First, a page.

Assessment of bleeding disorders in Sheehan's syndrome: Are bleeding disorders the underlying cause of Sheehan's syndrome?
Department of Endocrinology, Faculty of Medicine, Dicle University School of Medicine, Diyarbakir, Turkey. Platelets
(Impact Factor: 2.98).
03/2011; 22(2):92-7. DOI: 10.3109/09537104.2010.525722
Sheehan's syndrome (SS) is an adenopituitary insufficiency caused by hypovolemia secondary to excessive blood loss during or after childbirth. However, the mechanism of postpartum hemorrhage and ischemia is not clear. We aimed to evaluate the bleeding disorders among patients with SS, in comparison with healthy controls. In addition, we investigated underlying causes in postpartum hemorrhage that begin the event. The present study was conducted at the Dicle University School of Medicine. Forty-eight patients with SS and 50 age-matched female healthy controls were included. Biochemical and hormonal variables were measured, as was platelet function by means of closure times (PFA-100 testing using collagen plus epinephrine and collagen plus ADP), von Willebrand factor (vWF) level, prothrombin time (PT), activated partial thromboplastin time (aPTT), international normalized ratio (INR), and coagulation factors. Although PT and INR were significantly higher in patients with SS (both P<0.01), aPTT and levels of fibrinogen, vWF, and factors II, V, VII, VIII, IX, X, XI, and XII did not differ significantly. Closure times with collagen/epinephrine and collagen/ADP also did not differ significantly between patients with SS and control patients. The nonspecific etiology and presence of excessive postpartum hemorrhage in patients with SS suggest that coagulation disorders may play a role in their predisposition to bleeding. The increased PT and INR noted might implicate bleeding diathesis as the underlying etiology, although no significant decreases were noted in factor levels. Further studies are needed to elucidate this complex mechanism of this disorder.
Available from: Ghassane El Adib
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ABSTRACT: Le syndrome de Sheehan (SS) est une complication potentiellement grave du post-partum qui correspond à une nécrose ischémique de l’antéhypophyse en rapport avec une hémorragie de la délivrance, il reste d’actualité malgré l’amélioration de la prise en charge gynéco-obstétricale. Le diagnostic qui n’est habituellement porté que plusieurs années après l’événement obstétrical, par la présence de signes d’insuffisance antéhypophysaire, peut toutefois être précoce en post-partum immédiat et emprunter des formes aiguës graves qui sont de véritables urgences métaboliques et endocriniennes. Cet article a pour objectif de sensibiliser le clinicien aux différentes situations inhabituelles graves pouvant révéler le SS dans les suites précoces d’un accouchement hémorragique afin de porter en urgence le diagnostic et de démarrer une prise en charge spécifique.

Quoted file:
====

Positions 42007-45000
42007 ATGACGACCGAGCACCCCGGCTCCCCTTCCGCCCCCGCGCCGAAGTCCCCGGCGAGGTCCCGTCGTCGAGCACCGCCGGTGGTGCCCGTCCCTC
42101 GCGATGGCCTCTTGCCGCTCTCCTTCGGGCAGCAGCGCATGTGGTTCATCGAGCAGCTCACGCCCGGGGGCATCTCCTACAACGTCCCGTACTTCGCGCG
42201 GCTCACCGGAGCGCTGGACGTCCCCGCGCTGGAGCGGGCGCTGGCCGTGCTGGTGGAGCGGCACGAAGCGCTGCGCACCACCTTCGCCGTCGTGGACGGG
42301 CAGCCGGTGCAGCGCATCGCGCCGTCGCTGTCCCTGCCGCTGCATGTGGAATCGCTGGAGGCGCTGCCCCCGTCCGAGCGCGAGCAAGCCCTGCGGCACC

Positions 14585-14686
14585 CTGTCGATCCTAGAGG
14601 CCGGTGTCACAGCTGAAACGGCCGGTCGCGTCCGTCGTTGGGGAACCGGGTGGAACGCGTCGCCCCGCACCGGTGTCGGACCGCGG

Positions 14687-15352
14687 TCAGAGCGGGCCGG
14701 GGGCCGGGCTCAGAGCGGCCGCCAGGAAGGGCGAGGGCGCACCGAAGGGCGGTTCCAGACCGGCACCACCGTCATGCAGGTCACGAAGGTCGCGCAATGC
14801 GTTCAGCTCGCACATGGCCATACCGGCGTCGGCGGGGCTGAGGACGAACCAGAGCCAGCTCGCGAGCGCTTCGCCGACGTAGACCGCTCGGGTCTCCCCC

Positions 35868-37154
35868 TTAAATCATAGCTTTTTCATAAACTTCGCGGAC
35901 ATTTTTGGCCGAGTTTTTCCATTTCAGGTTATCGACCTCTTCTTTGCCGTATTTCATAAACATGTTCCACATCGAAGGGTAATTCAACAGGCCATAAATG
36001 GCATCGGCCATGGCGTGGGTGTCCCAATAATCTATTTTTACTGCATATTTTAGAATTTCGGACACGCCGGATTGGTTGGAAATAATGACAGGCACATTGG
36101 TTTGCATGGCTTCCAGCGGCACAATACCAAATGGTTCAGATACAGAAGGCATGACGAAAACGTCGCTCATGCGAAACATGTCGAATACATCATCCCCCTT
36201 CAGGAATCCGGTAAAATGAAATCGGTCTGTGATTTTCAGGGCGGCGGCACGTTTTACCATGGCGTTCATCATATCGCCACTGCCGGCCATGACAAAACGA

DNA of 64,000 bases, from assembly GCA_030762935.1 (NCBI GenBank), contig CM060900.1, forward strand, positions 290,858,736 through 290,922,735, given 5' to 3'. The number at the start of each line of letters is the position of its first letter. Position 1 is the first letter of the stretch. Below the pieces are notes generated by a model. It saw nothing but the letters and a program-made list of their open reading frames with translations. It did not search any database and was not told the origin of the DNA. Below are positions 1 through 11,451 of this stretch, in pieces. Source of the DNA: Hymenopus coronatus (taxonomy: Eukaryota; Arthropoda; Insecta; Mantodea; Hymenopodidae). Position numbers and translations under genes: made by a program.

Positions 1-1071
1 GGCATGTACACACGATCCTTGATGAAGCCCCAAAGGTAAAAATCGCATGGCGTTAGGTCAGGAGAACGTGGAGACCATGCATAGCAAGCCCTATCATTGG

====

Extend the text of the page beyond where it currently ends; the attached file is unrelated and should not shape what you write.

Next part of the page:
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ABSTRACT: Abstract Sheehan's syndrome (SS) is characterized by various degrees of hypopituitarism, and develops as a result of ischemic pituitary necrosis due to severe postpartum hemorrhage. Increased pituitary volume, small sella size, disseminated intravascular coagulation and autoimmunity are the proposed factors in the pathogenesis of SS. Hormonal insufficiencies, ranging from single pituitary hormone insufficiency to total hypopituitarism, are observed in patients. The ﬁrst most important issue in the diagnosis is being aware of the syndrome. Lack of lactation and failure of menstrual resumption after delivery that complicated with severe hemorrhage are the most important clues in diagnosing SS. The most frequent endocrine disorders are the deficiencies of growth hormone and prolactin. In patients with typical obstetric history, prolactin response to TRH seems to be the most sensitive screening test in diagnosing SS. Other than typical pituitary deficiency, symptoms such as anemia, pancytopenia, osteoporosis, impairment in cognitive functions and impairment in the quality of life are also present in these patients. Treatment of SS is based on the appropriate replacement of deficient hormones. Growth hormone replacement has been found to have positive effects; however, risk to benefit ratio, side effects and cost of the treatment should be taken into account.
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